Every life sciences startup aims to shake up the industry, to go from the lab bench to Wall Street with the backing of all the big-name investors. Unfortunately, it takes much more than just a disruptive scientific idea to get there, which is why so many fledgling companies never make it to the IPO queue, let alone complete a successful stock market debut. What are the keys to success? What does it take to build a biotech startup from scratch, persevere, and convince the public markets to buy into it? And how can you do so even when the macroeconomic environment isn’t in your favor?
Join us for a unique event featuring stories from founders and investors of New England biotechs that used very different strategies to pull off some of the biggest recent life sciences IPOs.
Martin Seidel is the Global Head of Strategic Alliances for the Novartis Institutes for Biomedical Research (NIBR). In this role, he leads a team that is responsible for creating collaborations with external partners that help advance NIBR’s research mission. Previously, Martin was Institute Director of NIBR’s Genomics Institute of the Novartis Research Foundation (GNF). (Connect with NIBR on Twitter @NovartisScience.)
SAGE Therapeutics Story
Jeffrey Jonas joined SAGE Therapeutics as CEO in 2013 and has more than 20 years of experience on both the scientific and business sides of the pharmaceutical and healthcare industries, particularly in the CNS field. He has published more than 70 scientific papers and chapters, authored more than 100 books, scientific articles and abstracts, and has received numerous awards.
Kevin Starr is a co-founder of Third Rock Ventures and a proven leader with more than 25 years of experience building and operating leading biotechnology companies. Kevin focuses on the formation, development and business strategy of Third Rock’s portfolio companies, actively identifying and evaluating new investments. He has helped successfully raise $1.3 billion through the firm’s three funds.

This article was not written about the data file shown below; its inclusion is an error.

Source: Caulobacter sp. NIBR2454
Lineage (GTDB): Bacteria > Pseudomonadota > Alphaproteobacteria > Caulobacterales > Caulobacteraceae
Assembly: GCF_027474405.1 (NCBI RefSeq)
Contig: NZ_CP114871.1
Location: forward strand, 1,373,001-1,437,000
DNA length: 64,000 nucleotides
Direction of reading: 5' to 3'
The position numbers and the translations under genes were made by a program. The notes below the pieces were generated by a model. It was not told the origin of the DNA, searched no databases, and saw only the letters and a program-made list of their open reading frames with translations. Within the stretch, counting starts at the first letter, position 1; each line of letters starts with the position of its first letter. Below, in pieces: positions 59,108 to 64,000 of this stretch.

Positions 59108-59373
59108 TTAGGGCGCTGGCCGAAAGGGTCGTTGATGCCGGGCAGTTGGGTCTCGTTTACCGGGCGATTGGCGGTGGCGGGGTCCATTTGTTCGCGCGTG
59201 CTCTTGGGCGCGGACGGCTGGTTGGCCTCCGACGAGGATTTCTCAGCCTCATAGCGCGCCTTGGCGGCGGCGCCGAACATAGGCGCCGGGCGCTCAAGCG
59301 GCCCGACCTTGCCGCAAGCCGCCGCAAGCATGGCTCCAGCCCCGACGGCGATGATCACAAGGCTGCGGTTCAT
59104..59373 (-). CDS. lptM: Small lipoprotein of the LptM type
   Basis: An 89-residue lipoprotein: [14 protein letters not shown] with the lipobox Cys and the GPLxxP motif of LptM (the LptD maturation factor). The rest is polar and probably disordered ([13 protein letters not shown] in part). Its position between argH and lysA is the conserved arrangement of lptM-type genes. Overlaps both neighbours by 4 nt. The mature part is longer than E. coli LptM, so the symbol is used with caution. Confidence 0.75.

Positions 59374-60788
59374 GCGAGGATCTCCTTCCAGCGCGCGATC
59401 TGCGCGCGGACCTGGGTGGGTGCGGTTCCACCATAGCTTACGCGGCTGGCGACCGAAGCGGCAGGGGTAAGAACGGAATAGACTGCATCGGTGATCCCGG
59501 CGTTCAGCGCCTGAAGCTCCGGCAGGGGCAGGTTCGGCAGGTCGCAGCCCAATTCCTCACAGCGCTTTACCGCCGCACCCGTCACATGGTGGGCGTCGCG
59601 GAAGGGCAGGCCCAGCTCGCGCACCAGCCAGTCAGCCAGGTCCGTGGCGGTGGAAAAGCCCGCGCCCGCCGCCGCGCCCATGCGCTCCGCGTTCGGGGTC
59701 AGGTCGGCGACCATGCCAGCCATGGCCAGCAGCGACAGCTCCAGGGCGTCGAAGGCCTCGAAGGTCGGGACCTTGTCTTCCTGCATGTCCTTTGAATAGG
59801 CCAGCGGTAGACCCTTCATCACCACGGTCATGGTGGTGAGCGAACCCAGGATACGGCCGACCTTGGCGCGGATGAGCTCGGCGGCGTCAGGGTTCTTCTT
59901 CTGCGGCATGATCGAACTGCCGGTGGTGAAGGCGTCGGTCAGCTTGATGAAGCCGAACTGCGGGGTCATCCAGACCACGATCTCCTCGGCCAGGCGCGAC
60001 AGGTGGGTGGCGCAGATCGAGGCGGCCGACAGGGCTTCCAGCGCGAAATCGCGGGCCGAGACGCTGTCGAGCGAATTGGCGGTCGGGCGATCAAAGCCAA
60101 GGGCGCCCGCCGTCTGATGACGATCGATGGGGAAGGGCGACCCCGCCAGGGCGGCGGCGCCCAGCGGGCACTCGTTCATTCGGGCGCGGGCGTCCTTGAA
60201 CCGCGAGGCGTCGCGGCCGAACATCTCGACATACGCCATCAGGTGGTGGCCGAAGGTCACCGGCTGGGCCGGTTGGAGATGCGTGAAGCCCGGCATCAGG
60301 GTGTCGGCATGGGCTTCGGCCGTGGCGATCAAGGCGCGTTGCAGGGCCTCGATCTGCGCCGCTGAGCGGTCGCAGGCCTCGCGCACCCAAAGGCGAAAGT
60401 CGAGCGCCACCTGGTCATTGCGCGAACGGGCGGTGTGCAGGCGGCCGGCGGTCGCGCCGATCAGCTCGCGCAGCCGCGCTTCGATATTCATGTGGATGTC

Peter Barrett is a partner in the life sciences group and joined Atlas Venture in 2002. He spent 20 years in operating roles before becoming passionate about genomics and co-founding the first company to sequence the human genome, Celera Genomics.
Bruce Booth focuses on novel biopharmaceutical products, therapeutic platforms, and biomedical technologies as a partner in Atlas Venture’s life sciences group. He helped build the Pharma R&D practice at McKinsey after studying HIV as a Marshall Scholar.
Tom Hughes is CEO of Zafgen, a Boston-based biopharmaceutical company dedicated to the treatment of obesity. Tom has spent 27 years working on the discovery and development of novel therapeutics in the areas of obesity, type 2 diabetes, and cardiovascular diseases. He also serves on the board of directors of miRagen Therapeutics and is a scientific advisor to several Boston-area biotech companies.
Robert J. Gould has served as a director for Epizyme since March 2008 and the company’s Chief Executive Officer since March 2010. Previously, he served as Director of Novel Therapeutics at The Broad Institute of MIT and Harvard, a research institute. Prior to that, Gould was Vice President, Licensing and External Research, Merck Research Laboratories, at Merck & Co., Inc., where he held a variety of leadership positions during his 20-year tenure.
Carl Goldfischer has served as an Epizyme director since September 2009. He has served as an Investment Partner and Managing Director of Bay City Capital, as a member of the board of directors and executive committee, and has been with the firm since January 2000. Prior to joining Bay City Capital, Goldfischer was Chief Financial Officer of ImClone Systems, and since 2004, he has served on the board of directors of EnteroMedics.
Registration and Networking: 5:00 – 6:00 pm
Program: 6:00 – 7:30 pm
Networking Reception: 7:30 – 8:30 pm
Regular Registration: $150 (sold out)
Startup Special: $95 (sold out)
Student Registration: $50 (sold out)
Walk-in Registration: $175